There’s been posted a request for more accurate method to get a window or control. Actually, getting a window by process name or window title may be considered by many as totally unreliable.
The application under test may be a page in the browser (several pages and browser instances are not rare these days), an MDI child, a frame. Simply, several instances of a GUI application can be running at the same time.
All these reasons led to adding new ways of getting windows.
Task: demonstrate how to get the window you’ll be using in tests by its process Id, window handle or process object.
Requirements: provide the reader with ready-to-run examples.
Solution: along with Get-UIAWindows -p (ProcessName) and -n (Name), the version 0.6.7 introduces new parameters for the Get-UIAWindow cmdlet.
- -ProcessId or -pid
Get-UIAWindow -pid (Get-Process -Name mmc).Id
- -Process or -p or -InputObject
Get-UIAWindow -p (Get-Process -Name mmc)
Earlier, many should do the following in order to start a process and get its handle:
Start-Process C:\Windows\system32\mmc.exe -Wait:$false Get-UIAWindow -pn mmc -Seconds 10
the code says to start a process and seek for its window for no more than ten seconds.
Now, we are definitely more sure about what process we are going to get. We simply pipeline it to a cmdlet:
Start-Process C:\Windows\System32\mmc.exe -PassThru | Get-UIAWindow -Seconds 10
The sample provided hooks the same window that we ran in it.
One more requested feature is to handle windows and control by its handle. Whence the handle can be taken?
One way is to get the property:
(Start-Process C:\Windows\System32\mmc.exe -PassThru | Get-UIAWindow -Seconds 10).Current.NativeWindowhandle (Start-Process C:\Windows\System32\mmc.exe -PassThru | Get-UIAWindow -Seconds 10 | Get-UIATree).Current.NativeWindowhandle
the other is to pipeline the handle out from the control:
PS C:\Users\apetrov1> Start-Process C:\Windows\System32\mmc.exe -PassThru | Get-UIAWindow -Seconds 10 | Read-UIAControlNativeWindowHandle Start-Process C:\Windows\System32\mmc.exe -PassThru | Get-UIAWindow -Seconds 10 | Get-UIATree | Read-UIAControlNativeWindowHandle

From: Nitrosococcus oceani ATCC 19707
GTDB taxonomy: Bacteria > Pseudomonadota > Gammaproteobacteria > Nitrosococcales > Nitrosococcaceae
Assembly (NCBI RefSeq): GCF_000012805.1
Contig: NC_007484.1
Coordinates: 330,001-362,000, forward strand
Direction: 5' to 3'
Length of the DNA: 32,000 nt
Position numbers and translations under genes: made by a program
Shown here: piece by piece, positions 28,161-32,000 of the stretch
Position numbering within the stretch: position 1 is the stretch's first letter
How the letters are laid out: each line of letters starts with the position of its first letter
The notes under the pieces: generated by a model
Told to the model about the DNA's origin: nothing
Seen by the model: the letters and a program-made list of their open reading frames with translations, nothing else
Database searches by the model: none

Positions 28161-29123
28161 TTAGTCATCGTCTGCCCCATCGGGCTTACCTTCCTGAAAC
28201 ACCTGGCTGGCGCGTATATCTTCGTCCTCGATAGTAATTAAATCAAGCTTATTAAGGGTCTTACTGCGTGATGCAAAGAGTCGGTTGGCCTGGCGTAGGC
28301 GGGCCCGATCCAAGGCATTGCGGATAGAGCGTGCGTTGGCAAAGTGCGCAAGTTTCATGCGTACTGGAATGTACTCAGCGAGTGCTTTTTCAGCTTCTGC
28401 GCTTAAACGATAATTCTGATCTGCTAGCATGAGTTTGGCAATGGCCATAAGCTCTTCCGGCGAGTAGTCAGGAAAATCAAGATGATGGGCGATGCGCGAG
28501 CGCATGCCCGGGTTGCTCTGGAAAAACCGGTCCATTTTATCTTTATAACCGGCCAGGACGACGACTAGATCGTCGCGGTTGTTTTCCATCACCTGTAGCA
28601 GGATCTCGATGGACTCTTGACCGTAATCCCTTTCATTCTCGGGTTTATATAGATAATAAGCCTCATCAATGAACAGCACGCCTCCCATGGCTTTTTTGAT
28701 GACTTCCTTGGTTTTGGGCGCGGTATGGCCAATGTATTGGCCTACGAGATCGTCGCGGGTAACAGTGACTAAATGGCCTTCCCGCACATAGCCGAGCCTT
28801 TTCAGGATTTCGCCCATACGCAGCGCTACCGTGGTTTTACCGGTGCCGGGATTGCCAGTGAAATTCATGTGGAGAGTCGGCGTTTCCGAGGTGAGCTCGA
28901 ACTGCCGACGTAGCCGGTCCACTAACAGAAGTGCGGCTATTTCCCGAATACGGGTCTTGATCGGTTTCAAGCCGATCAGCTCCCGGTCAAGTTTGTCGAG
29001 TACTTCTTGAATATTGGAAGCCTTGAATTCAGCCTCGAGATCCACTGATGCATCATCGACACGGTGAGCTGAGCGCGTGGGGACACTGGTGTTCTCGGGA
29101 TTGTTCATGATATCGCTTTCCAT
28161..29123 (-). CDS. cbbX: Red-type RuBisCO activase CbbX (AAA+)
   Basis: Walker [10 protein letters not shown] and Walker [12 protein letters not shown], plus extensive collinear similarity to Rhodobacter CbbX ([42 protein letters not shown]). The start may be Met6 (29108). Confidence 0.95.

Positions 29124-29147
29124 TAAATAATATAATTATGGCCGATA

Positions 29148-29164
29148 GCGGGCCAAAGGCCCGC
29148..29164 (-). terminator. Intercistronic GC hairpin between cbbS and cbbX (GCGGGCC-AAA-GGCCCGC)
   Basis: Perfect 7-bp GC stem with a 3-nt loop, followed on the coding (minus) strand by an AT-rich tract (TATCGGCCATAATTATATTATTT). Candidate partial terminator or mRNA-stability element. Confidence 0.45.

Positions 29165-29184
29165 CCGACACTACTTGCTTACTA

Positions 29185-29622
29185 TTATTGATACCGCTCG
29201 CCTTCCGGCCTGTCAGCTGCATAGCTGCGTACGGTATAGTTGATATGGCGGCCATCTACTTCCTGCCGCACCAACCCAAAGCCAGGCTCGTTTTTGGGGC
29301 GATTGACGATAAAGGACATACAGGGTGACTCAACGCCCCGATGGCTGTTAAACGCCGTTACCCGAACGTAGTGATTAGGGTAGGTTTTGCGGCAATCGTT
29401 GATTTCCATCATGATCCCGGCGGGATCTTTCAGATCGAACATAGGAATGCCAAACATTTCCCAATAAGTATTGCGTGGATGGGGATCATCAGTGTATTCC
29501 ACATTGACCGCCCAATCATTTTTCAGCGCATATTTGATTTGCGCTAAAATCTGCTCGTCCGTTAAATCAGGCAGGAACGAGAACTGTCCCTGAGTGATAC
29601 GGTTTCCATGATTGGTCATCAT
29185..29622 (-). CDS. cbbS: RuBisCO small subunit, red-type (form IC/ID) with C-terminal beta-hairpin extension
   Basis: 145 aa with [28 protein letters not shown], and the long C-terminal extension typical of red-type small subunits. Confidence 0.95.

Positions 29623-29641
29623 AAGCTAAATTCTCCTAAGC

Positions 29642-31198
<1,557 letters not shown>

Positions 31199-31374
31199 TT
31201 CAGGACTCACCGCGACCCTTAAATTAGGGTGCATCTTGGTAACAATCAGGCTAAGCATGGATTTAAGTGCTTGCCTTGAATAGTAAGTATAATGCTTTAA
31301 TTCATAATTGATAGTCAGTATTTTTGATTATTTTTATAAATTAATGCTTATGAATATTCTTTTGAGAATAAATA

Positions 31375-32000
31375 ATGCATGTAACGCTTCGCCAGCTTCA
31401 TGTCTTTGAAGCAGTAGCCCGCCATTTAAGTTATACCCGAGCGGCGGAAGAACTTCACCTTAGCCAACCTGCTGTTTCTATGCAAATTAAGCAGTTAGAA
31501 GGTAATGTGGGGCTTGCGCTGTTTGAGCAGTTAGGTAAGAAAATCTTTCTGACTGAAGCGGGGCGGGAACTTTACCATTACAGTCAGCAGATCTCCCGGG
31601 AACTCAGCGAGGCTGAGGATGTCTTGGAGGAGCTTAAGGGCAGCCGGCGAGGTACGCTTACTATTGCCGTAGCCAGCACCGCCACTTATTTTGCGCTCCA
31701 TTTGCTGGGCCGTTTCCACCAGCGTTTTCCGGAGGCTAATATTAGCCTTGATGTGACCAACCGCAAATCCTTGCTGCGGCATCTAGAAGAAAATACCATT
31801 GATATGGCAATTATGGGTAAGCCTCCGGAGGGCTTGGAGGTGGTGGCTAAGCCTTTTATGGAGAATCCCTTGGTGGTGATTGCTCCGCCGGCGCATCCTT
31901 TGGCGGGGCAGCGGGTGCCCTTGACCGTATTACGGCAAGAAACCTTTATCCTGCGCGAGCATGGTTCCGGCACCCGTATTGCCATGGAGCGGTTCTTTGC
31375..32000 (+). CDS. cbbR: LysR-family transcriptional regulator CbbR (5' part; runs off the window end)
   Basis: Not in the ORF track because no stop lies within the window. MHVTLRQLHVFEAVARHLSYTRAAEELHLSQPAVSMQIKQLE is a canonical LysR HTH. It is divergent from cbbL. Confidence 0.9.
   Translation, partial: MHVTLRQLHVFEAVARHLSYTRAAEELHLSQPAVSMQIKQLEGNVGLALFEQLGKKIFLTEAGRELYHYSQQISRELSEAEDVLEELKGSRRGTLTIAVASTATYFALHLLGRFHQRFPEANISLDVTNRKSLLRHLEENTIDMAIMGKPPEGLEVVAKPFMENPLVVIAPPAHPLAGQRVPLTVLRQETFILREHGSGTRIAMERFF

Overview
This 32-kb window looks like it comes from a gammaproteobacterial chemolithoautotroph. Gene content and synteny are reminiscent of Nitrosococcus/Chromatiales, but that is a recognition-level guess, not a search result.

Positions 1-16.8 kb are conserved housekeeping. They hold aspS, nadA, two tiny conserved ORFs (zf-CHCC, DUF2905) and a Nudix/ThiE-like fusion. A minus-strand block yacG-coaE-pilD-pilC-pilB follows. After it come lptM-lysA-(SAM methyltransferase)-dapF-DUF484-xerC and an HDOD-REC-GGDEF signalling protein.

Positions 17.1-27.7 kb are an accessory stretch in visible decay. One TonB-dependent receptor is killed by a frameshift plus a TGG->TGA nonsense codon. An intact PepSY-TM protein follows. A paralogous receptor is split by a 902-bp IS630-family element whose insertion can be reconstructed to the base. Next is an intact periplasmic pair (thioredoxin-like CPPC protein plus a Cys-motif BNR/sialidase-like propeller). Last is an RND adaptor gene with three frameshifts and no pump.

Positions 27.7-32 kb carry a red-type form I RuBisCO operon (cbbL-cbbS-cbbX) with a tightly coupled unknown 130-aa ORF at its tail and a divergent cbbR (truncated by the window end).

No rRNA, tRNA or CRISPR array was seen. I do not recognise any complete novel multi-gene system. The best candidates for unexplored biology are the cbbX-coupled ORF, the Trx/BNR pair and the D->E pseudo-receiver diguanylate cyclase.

After you’ve got the handle, you are free to use it until it’s being disposed by the operating system:
Get-UIAControlFromHandle -Handle 67856 | Get-UIATreeItem -Name 'Console Root'
Task: export data from the data grid to a text file. As an example, use the Registry editor.
Task #2: provide a field for learning the module.
Requirements: just do it. Navigate through the Registry, find the values and export them to a file.
Solution: run the following code to get to the node:
Get-UIAWindow -Name 'Registry Editor' | ` Get-UIATreeItem -Name HKEY_LOCAL_MACHINE | ` Invoke-UIATreeItemExpand | ` Get-UIATreeItem -Name SOFTWARE | ` Invoke-UIATreeItemExpand | ` Get-UIATreeItem -Name Microsoft | ` Invoke-UIATreeItemExpand | ` Get-UIATreeItem -Name Windows | ` Invoke-UIATreeItemExpand | ` Get-UIATreeItem -Name CurrentVersion | ` Set-UIAFocus;
After the node is active, we’ll export the values:
Get-UIADataGrid | ` ConvertFrom-UIADataGrid | ` Out-File "$($Env:TEMP)\export.txt";
All the values are already in the file.
ConvertFrom- cmdlets provide standard capabilities as do standard Convert cmdlets from Microsoft. For instance, you can pipeline to the Select-String cmdlet if you need check that a particular value(s) is in the grid.
To find out what was exported to the file, run the following:
Get-Content -Path "$($Env:TEMP)\export.txt" | ` ConvertFrom-Csv;
Homework: try to export datagrid data from another key in the Registry editor or from the Services snap-in.